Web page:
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Figure with Meat

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Title: Figure with Meat  
Author: World Heritage Encyclopedia
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Subject: Influences on Francis Bacon, 1954 paintings, Study after Velázquez's Portrait of Pope Innocent X, Modern paintings, Francis Bacon (artist)
Publisher: World Heritage Encyclopedia

Figure with Meat

Figure with Meat
Artist Francis Bacon
Year 1954
Type Oil on canvas
Dimensions 129.9 cm × 121.9 cm (51.1 in × 48.0 in)
Location Art Institute of Chicago

Figure with Meat is a 1954 painting by the Irish-born artist Francis Bacon. The figure is based on the Pope Innocent X portrait by Diego Velázquez; however, in the Bacon painting the Pope is shown as a gruesome figure and placed between two bisected halves of a cow. The carcass hanging in the background is likely derived from Rembrandt's Carcass of Beef, 1657.[1] The painting is in the permanent collection of the Art Institute of Chicago.

Velázquez's portrait of Pope Innocent X was a direct influence on Bacon's work

According to Mary Louise Schumacher of the Milwaukee Journal Sentinel,

"Bacon appropriated the famous portrait, with its subject, enthroned and draped in satins and lace, his stare stern and full of authority. In Bacon's version, animal carcasses hang at the pope's back, creating a raw and disturbing Crucifixion-like composition. The pope's hands, elegant and poised in Velázquez's version, are rough hewn and gripping the church's seat of authority in apparent terror. His mouth is held in a scream and black striations drip down from the pope's nose to his neck. It's as if Bacon picked up a wide house painting brush and brutishly dragged it over the face. The fresh meat recalls the lavish arrangements of fruits, meats and confections in 17th-century vanitas paintings, which usually carried subtle moralizing messages about the impermanence of life and the spiritual dangers of sensual pleasures. Sometimes, the food itself showed signs of being overripe or spoiled, to make the point. Bacon weds the imagery of salvation, worldly decadence, power and carnal sensuality, and he contrasts those things with his own far more palpable and existential view of damnation".[2]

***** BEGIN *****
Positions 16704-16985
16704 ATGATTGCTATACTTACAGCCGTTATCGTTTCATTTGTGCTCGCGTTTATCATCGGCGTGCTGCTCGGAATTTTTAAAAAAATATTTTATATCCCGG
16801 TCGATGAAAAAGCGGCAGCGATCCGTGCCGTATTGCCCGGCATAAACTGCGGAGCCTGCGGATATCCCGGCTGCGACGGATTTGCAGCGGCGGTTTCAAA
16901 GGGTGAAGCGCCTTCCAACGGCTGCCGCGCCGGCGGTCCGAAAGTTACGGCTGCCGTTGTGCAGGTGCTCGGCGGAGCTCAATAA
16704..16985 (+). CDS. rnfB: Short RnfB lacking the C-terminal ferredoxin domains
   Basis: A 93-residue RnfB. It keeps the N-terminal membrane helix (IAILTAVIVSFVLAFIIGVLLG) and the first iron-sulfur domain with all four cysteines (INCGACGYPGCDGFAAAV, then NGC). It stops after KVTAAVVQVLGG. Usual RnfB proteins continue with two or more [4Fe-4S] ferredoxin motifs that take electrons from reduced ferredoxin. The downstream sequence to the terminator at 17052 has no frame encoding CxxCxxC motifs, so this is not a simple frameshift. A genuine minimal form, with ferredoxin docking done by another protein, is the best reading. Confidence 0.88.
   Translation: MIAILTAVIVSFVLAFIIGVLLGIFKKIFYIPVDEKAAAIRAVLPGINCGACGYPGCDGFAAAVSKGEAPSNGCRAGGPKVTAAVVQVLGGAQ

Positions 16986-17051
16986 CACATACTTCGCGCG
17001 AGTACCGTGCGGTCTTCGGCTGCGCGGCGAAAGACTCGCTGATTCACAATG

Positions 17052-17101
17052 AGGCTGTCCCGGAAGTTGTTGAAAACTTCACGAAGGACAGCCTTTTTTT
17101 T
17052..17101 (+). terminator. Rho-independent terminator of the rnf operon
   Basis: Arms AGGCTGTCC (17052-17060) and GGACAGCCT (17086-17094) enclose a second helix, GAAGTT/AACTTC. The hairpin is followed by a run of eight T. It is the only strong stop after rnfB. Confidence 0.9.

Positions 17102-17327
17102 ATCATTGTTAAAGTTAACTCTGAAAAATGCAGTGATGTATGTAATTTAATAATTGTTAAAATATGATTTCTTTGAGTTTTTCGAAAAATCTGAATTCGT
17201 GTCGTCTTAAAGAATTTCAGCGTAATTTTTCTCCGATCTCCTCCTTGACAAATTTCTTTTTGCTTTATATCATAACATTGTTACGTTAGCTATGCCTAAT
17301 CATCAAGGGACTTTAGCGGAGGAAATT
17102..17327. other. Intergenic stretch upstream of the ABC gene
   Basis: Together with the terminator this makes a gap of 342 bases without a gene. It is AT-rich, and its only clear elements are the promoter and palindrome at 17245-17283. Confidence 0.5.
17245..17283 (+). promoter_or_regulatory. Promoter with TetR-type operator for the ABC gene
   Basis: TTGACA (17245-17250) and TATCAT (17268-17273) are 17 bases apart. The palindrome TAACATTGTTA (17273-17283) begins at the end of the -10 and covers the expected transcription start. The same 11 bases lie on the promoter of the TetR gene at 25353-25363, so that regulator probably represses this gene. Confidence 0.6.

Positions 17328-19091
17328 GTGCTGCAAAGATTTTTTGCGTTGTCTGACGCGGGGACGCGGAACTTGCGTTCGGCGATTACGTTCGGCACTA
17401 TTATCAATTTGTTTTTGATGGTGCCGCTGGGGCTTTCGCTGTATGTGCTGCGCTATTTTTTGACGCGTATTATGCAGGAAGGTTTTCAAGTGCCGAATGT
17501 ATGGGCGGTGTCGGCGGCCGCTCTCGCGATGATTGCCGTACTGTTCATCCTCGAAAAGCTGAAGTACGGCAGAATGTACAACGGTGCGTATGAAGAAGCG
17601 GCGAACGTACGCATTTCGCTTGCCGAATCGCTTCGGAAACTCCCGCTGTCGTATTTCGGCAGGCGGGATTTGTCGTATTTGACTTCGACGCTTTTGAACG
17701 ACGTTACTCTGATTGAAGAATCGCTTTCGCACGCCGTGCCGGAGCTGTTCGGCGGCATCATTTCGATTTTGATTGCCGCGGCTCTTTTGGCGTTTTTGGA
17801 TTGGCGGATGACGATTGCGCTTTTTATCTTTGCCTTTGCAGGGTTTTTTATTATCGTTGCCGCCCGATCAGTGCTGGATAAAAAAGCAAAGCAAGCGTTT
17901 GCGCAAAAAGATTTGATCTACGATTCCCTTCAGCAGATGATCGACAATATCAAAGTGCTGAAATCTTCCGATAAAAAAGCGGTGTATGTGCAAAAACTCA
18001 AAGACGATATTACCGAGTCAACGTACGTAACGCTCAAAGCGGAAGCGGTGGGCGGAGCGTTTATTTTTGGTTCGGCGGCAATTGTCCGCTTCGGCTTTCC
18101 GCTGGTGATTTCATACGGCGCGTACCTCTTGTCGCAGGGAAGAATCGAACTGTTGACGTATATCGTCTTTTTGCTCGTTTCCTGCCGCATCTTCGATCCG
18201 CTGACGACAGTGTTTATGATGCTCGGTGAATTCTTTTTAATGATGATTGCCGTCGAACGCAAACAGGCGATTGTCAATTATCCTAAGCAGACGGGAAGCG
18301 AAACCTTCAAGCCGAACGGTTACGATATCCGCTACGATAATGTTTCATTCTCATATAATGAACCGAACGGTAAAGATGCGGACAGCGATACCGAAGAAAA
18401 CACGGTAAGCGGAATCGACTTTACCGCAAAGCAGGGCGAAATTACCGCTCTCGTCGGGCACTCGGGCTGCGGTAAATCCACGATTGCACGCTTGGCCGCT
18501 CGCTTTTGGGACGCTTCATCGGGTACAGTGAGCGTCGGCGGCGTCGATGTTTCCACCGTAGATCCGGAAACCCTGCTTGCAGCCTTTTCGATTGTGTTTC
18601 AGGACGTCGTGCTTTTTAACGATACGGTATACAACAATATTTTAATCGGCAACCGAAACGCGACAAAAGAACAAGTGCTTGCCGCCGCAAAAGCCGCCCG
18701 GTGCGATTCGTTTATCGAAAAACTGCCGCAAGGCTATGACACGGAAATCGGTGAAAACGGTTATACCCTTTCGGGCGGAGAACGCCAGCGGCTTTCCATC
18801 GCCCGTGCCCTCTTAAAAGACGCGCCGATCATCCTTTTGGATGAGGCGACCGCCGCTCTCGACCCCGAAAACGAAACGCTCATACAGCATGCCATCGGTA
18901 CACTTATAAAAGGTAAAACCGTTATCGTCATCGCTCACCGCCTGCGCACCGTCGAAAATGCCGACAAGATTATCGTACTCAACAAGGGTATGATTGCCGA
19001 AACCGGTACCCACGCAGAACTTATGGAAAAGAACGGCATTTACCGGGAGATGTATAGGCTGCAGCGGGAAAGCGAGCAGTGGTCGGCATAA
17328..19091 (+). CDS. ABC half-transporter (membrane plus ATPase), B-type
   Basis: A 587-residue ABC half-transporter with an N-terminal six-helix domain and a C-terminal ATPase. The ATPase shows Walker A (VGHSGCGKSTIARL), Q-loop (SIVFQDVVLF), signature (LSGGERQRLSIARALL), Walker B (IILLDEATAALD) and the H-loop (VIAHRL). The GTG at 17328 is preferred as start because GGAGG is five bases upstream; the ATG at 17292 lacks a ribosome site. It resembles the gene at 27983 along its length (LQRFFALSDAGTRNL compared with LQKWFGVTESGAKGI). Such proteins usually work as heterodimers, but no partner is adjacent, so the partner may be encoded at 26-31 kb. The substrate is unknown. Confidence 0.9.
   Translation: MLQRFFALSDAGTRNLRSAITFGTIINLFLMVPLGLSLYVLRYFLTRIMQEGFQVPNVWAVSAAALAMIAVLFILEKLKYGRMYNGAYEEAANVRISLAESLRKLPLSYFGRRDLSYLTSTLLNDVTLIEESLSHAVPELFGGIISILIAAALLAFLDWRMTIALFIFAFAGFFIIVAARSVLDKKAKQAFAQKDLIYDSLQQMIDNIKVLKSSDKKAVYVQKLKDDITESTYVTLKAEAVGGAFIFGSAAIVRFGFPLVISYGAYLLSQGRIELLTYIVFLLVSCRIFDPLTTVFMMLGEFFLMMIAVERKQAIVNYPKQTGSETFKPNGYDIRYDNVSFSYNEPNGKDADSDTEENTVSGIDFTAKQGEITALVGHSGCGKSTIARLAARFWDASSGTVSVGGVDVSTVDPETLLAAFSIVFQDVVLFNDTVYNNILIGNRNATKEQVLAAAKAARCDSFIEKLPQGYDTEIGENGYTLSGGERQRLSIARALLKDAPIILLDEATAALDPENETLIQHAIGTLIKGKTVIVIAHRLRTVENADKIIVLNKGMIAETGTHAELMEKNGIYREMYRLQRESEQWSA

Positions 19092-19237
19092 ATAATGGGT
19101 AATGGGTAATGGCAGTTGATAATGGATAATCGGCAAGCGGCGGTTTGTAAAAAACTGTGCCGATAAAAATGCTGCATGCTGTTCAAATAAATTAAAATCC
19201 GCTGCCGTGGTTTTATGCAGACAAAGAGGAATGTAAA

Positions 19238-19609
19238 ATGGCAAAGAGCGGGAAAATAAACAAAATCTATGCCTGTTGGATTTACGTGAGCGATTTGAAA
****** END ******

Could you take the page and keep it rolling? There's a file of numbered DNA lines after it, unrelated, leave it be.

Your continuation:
The painting is featured in Tim Burton's 1989 film Batman, in a scene where the Joker and his henchmen destroy several works of art at the Gotham City Museum. However, the Joker spares Figure with Meat, saying, "I kind of like this one, Bob. Leave it."[3]


  1. ^ Carcass of Beef. Retrieved on June 14, 2009.
  2. ^ Batman, the Joker, and Francis Bacon's Figure with Meat. Chronological Snobbery, Retrieved on March 17, 2010.
  3. ^ Kroll, Jack (June 26, 1989). "The Joker is Wild, but Batman Carries the Night.". Newsweek. Time Burton Collective. Archived from the original on June 30, 2015. Retrieved October 16, 2015. 

External links

  • at The Art Institute of ChicagoFigure with Meat
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